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research.pngCredibleMeds® Resources 


scan.pngQTFactors.org - Clinical Factors Associated with Prolonged QTc and/or TdP: This is a list of clinical factors that have been associated in the medical literature with prolonged QTc and/or Torsades de Pointes (TdP).


How does CredibleMeds® evaluate and classify a drug’s risk of causing torsades de pointes (TdP) arrhythmia and/or QT prolongation? ADECA©

CredibleMeds® has developed Adverse Drug Event Causality Analysis (ADECA©), a systematic approach based on the Bradford Hill criteria for assigning causality for drugs and adverse events.  Click here to see a detailed description.


How do I cite the QTdrugs lists on the CredibleMeds.org website in a scientific publication? 

Electronic Citation:  Woosley, RL, Heise, CW and Romero, KA,  www.Crediblemeds.org,  QTdrugs List, Accession Date, AZCERT, Inc. 1822 Innovation Park Dr., Oro Valley, AZ  85755


How are the CredibleMeds® QTdrugs Lists being used to support Clinical Decision Making?  CredibleCDS™

Click here to read how our CredibleCDS™ uses the CredibleMeds® QTdrugs lists to alert physicians when their patients are at increased risk of sudden death.


How are the QTdrugs Lists being used to assess the contribution of QT prolonging drugs to All-cause Mortality?

Straus et al. extracted a list of non-cardiac drugs that prolong QT from the CredibleMeds.org website in order to examine all-cause mortality in a population-based, case–control study.  They found an approximately threefold greater risk of death (95% CI 1.6–4.7) among patients who had been treated with the non-cardiac, QT-prolonging drugs listed in the CredibleMeds.org database. On the basis of this analysis, the investigators estimated that the use of these drugs causes >15,000 deaths annually in the USA and Europe.  Click here for PubMed Abstract.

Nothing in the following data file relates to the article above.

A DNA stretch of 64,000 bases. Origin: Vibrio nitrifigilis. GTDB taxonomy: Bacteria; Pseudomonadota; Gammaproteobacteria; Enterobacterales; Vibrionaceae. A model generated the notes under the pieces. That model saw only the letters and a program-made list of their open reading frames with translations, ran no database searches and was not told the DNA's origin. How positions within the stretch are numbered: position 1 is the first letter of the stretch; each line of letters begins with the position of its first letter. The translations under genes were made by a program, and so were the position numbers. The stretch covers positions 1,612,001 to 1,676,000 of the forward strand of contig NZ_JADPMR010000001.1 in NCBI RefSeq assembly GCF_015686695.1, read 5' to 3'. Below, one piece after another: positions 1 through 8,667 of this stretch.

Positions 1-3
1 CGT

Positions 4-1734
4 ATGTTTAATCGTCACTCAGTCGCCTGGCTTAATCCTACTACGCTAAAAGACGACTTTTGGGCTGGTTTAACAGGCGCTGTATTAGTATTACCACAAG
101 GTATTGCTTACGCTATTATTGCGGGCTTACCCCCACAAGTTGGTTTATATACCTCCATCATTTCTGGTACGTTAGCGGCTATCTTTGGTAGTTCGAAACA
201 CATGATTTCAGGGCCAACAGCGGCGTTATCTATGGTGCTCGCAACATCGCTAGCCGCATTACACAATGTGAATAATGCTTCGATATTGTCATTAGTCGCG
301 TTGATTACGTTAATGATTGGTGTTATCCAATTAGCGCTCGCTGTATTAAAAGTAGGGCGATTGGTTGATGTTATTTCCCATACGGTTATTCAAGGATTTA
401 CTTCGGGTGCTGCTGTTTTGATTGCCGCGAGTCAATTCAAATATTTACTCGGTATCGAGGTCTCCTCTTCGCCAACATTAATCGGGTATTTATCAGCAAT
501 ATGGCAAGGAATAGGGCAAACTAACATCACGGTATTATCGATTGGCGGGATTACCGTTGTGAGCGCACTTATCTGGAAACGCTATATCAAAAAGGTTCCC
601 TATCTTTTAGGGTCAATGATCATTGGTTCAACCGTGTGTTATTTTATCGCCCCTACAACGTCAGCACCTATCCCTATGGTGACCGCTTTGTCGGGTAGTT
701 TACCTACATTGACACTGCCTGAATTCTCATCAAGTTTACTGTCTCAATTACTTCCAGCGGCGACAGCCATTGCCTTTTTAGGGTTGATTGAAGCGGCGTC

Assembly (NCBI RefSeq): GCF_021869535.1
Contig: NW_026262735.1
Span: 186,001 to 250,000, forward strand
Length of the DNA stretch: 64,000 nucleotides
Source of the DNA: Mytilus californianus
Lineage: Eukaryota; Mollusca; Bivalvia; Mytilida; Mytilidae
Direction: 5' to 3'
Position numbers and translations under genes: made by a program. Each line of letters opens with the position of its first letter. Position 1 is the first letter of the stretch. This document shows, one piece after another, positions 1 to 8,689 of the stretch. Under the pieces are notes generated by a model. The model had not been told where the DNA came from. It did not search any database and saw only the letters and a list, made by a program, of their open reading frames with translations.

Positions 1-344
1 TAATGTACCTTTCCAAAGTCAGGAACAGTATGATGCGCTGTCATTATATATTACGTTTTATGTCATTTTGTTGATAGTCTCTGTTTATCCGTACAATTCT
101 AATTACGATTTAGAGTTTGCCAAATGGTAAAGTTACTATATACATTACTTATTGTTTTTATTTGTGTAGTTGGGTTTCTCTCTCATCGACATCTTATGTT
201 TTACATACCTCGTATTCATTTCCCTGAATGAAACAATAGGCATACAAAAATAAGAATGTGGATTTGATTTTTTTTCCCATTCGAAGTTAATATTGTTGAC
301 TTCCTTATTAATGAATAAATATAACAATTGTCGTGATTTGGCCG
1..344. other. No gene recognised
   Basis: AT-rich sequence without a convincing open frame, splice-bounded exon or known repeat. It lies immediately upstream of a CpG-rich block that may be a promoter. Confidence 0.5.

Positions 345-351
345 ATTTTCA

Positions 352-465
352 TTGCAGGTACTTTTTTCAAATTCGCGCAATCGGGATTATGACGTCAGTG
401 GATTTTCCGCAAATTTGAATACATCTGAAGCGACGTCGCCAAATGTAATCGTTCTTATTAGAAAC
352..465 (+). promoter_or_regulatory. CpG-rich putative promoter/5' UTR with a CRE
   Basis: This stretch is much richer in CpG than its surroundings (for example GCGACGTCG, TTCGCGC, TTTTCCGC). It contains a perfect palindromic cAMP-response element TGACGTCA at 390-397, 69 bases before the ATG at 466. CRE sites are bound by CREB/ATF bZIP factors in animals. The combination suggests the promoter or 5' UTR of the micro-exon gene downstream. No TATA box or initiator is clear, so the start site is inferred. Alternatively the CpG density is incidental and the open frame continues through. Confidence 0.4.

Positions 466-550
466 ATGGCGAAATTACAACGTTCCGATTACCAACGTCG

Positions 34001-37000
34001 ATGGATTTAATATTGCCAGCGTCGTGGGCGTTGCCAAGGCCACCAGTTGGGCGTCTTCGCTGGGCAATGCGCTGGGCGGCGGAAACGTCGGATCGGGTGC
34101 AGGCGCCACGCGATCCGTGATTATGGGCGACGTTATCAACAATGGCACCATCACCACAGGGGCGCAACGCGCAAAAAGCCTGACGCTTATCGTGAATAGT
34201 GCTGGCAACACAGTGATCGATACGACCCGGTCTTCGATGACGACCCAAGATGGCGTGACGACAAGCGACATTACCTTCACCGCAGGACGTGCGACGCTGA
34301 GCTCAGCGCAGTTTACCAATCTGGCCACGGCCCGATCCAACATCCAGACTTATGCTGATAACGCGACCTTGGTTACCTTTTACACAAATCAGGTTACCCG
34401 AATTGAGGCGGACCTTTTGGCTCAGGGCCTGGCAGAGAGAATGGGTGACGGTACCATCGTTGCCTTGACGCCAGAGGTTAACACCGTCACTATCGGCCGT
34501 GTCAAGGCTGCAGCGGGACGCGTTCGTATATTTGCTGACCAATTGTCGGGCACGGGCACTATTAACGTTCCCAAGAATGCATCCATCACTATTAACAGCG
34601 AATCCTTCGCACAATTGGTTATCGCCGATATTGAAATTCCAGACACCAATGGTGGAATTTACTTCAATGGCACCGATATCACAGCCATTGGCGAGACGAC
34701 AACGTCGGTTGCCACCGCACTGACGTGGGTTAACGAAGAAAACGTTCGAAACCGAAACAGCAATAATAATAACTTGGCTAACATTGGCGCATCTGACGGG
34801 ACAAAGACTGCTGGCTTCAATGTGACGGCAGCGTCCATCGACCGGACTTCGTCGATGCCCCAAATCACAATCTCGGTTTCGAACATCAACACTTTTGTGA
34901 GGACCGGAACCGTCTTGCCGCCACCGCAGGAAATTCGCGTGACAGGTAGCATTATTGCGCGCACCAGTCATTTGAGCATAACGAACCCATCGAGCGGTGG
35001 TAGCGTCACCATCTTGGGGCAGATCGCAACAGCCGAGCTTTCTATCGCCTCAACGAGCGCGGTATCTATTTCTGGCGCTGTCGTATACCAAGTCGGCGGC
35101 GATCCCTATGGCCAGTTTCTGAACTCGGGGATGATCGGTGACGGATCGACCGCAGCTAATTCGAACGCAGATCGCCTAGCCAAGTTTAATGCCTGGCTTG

How are the QTdrugs Lists being used to assess Healthcare Quality and Prescribing Practices?

van der Sijs and colleagues investigated whether physicians who had prescribed two drugs from the CredibleMeds.org lists and then ignored a drug-QTDrug interaction alert for QT prolongation, subsequently ordered an ECG for the patient. The researchers found that 33% of patients did not have an ECG; however excessive QT prolongation (>75 ms increase) was seen in 31% of those who did have an ECG. In their report, van der Sijs et al. cite the importance of the CredibleMeds.org lists for their drug safety program and pharmacovigilance efforts. Click here for PubMed Abstract.


How are the QTdrugs lists being used as references for Optimal Prescribing?

The Medical Letter and major textbooks of medicine cite the QTdrugs lists as resources for prescribers when making prescribing decisions.


How are the QTdrugs lists being used in Regulatory Agency Decision Making?

New Zealand's federal Medicines Safety Authority cites the QTdrugs.org lists that are maintained on CredibleMeds.org as resources for the Authority’s evaluation of the safety of anti-depressants that prolong the QT interval.  Click here for a sample report.